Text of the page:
Optionally, the importance of an object can be effected by actions made by external cameras, for example—the number of cameras that are taking photos of this objects in a given event. According to some embodiments of the present invention, in order to make better automatic decisions, the system may automatically learn the user preferences using the history of the user actions and his captured footage (This automatic learning can be combined with manual user preferences).

By way of illustration, detailed below are non-limiting examples for user preference that may be learned:

    • The preferences of the user regarding taking photos or videos. This can be learned from the percentage of photos vs. videos taken manually by the user.
    • The user preferences regarding automatic photo (/video) capturing—learning its preferred rate of automatic photo capture. This can be learned from the amount of photos he takes manually, the percentage of automatic photos being deleted, etc’.
    • The preferences of the user regarding camera settings—focus, exposure, etc.
    • The preferences of the user regarding the content of the footage: e.g., whether he favors scenery photos vs. photos of people, classical compositions vs. artistic ones, etc.
    • The preference of the user regarding specific objects, e.g., family members, good friends, personal pets, and a like, tend to appear more frequency in the user's footage than other people or objects.
    • The user may give a rating to automatically capture photos, to indicate its satisfaction from the captured photos.

These preferences can be used by the system to enhance its importance level computation and the decision regarding actions to be taken. For example, if the user likes scenery shots, it may reduce the importance level given to people close-ups. Another example is the rate of automatic photos being taken, which can be adjusted to the user preferences automatically, for example, reducing the rate of the automatically taken photos is the user give these photos a low rate, or prefer to delete then rather than to save them.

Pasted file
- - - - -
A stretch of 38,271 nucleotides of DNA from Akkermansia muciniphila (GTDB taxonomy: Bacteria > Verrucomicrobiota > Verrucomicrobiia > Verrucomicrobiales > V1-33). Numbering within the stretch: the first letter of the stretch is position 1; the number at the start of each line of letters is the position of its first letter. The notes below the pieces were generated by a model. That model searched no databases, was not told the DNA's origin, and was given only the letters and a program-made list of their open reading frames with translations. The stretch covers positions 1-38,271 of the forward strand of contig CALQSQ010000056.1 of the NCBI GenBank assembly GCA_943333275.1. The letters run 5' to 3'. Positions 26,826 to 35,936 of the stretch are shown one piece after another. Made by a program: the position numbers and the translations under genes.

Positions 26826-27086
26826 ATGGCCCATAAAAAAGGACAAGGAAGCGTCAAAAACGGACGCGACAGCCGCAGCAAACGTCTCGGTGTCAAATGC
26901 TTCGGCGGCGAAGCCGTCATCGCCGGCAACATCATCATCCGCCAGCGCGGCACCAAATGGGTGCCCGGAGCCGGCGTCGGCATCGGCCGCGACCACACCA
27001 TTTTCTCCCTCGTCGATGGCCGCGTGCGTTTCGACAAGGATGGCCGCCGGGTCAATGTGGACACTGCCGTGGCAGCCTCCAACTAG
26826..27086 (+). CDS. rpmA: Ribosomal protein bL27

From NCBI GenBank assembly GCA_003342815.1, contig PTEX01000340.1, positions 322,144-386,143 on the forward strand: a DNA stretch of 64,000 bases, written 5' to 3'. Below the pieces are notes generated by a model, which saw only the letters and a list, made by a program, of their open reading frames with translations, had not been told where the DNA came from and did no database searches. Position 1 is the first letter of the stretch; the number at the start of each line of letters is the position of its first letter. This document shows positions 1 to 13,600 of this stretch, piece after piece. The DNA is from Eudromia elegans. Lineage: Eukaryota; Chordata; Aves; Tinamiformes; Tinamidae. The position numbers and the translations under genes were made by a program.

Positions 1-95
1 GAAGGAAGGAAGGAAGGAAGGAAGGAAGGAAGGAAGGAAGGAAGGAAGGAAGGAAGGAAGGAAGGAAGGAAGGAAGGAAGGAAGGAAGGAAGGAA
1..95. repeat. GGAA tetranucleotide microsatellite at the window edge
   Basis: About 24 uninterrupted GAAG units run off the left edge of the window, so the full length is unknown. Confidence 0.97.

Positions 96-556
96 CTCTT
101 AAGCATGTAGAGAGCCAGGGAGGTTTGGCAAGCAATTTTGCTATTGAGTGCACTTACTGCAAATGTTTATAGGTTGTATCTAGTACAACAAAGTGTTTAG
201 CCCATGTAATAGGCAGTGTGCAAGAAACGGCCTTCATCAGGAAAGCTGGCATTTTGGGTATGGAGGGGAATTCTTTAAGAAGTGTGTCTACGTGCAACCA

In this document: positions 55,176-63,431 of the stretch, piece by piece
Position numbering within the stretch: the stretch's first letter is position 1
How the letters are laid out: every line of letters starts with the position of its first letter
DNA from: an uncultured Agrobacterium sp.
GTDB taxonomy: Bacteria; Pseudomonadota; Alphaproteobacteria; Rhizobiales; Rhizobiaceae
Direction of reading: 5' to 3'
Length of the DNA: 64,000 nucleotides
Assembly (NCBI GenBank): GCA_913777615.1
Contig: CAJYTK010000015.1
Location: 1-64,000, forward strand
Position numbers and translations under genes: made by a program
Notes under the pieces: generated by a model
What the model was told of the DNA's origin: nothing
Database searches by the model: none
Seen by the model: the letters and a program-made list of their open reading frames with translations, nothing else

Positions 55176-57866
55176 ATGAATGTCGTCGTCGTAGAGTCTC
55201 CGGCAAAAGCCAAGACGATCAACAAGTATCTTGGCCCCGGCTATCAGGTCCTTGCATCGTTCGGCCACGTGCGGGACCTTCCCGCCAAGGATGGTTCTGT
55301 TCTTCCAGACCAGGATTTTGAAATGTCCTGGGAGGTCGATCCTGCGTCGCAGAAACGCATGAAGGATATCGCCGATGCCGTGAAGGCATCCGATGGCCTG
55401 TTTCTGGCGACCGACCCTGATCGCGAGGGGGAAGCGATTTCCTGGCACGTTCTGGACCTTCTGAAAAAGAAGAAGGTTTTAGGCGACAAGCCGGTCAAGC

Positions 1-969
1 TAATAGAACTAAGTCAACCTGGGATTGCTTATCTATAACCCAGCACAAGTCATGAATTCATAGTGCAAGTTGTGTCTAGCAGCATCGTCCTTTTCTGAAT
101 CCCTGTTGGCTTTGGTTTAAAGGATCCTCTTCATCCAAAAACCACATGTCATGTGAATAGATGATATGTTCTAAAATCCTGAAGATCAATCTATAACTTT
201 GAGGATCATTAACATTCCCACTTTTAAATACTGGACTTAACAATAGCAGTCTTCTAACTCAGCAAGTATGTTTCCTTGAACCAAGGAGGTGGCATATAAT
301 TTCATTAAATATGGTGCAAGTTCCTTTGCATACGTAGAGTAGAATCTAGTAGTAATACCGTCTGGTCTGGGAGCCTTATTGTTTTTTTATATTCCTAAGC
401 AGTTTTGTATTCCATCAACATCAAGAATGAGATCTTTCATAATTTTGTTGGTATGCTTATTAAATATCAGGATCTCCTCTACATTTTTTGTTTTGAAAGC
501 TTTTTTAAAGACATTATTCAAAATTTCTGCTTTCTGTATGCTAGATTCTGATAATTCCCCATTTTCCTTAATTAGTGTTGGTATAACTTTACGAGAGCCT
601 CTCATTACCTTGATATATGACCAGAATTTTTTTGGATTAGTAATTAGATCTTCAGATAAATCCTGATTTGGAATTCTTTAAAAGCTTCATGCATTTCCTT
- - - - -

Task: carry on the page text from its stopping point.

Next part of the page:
There are various known ways to extract objects from photos and videos. Described herein are several such methods that can be used for this task.

There are various classes of objects, whose detection is broadly discussed in the literature. For example, detection of faces is a well-known problem in computer vision, and there exist a large number of methods that addresses this problem, such as the method discussed at Paul Viola and Michael Jones, Robust Real-time Object Detection, IJCV 2001, which is incorporated herein by reference in its entirety. Other examples are person detection as in Navneet Dalal, Bill Triggs and Cordelia Schmid, Human detection using oriented histograms of flow and appearance, ECCV 2006, pp. 428-441, which is incorporated herein by reference in its entirety.

A detection scheme for general pre-defined object classes is presented in “TextonBoost, Joint Appearance, Shape and Context Modeling for Multi-Class Object Recognition and Segmentation”, Jamie Shotton, John Winn, Carsten Rother and Antonio Criminisi, in European Conference on Computer Vision (2006), pp. 1-15, which is incorporated herein by reference in its entirety.

Optionally, an object can be manually indicated by the user, e.g., by tapping on the camera's screen, where an instance of this object appears.

When the analyzed footage is a video or a sequence of images, there is more information that can also be used for object detection. For example, one of the most popular methods is detection of moving objects based on background subtraction. A survey of various methods for motion-based extraction of objects and their tracking is shown in “A Survey on Moving Object Detection and Tracking in Video Surveillance System”, Kinjal A Joshi, Darshak G. Thakore, International Journal of Soft Computing and Engineering (IJSCE), pages 2231-2307, Volume 2, Issue 3, July 2012, which is incorporated herein by reference in its entirety.